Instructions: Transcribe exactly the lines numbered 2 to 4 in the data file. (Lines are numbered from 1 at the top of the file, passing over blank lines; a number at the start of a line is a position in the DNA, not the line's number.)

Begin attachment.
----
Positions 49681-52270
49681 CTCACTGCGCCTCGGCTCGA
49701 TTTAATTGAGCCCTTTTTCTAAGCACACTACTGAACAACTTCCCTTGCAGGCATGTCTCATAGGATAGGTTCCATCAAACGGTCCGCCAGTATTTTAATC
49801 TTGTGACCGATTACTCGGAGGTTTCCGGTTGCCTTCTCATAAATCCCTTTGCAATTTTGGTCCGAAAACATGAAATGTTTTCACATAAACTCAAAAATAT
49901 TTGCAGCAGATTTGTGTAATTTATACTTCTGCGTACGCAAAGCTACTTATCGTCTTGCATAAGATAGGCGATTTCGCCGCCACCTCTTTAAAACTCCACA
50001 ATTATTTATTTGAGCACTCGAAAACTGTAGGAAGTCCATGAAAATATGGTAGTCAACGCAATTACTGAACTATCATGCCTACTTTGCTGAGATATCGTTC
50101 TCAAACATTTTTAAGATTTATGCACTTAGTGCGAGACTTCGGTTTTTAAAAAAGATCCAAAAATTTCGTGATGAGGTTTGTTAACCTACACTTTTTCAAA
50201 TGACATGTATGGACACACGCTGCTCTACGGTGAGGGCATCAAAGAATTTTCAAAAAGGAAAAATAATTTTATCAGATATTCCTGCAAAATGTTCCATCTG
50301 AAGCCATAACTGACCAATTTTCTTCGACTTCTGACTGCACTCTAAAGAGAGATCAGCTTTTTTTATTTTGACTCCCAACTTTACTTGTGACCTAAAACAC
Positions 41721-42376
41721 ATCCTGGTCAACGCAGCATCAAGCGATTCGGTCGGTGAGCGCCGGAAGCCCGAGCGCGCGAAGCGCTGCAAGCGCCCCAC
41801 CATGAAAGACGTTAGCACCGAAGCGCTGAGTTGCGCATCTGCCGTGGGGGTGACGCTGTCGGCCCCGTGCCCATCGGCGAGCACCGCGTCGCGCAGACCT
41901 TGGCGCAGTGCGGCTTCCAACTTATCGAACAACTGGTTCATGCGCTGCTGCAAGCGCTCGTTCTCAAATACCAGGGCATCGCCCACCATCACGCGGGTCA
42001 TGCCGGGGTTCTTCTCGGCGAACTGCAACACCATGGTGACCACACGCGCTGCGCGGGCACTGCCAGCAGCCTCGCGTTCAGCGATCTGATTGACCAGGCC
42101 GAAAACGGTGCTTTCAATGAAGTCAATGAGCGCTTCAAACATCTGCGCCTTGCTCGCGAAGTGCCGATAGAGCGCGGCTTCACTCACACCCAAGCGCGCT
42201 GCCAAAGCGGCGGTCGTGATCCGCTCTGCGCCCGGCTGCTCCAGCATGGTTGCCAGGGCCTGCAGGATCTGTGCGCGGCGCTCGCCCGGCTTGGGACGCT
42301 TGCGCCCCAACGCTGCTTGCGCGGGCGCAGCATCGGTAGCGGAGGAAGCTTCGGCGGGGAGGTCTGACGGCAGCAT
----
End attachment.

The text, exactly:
49681 CTCACTGCGCCTCGGCTCGA
49701 TTTAATTGAGCCCTTTTTCTAAGCACACTACTGAACAACTTCCCTTGCAGGCATGTCTCATAGGATAGGTTCCATCAAACGGTCCGCCAGTATTTTAATC
49801 TTGTGACCGATTACTCGGAGGTTTCCGGTTGCCTTCTCATAAATCCCTTTGCAATTTTGGTCCGAAAACATGAAATGTTTTCACATAAACTCAAAAATAT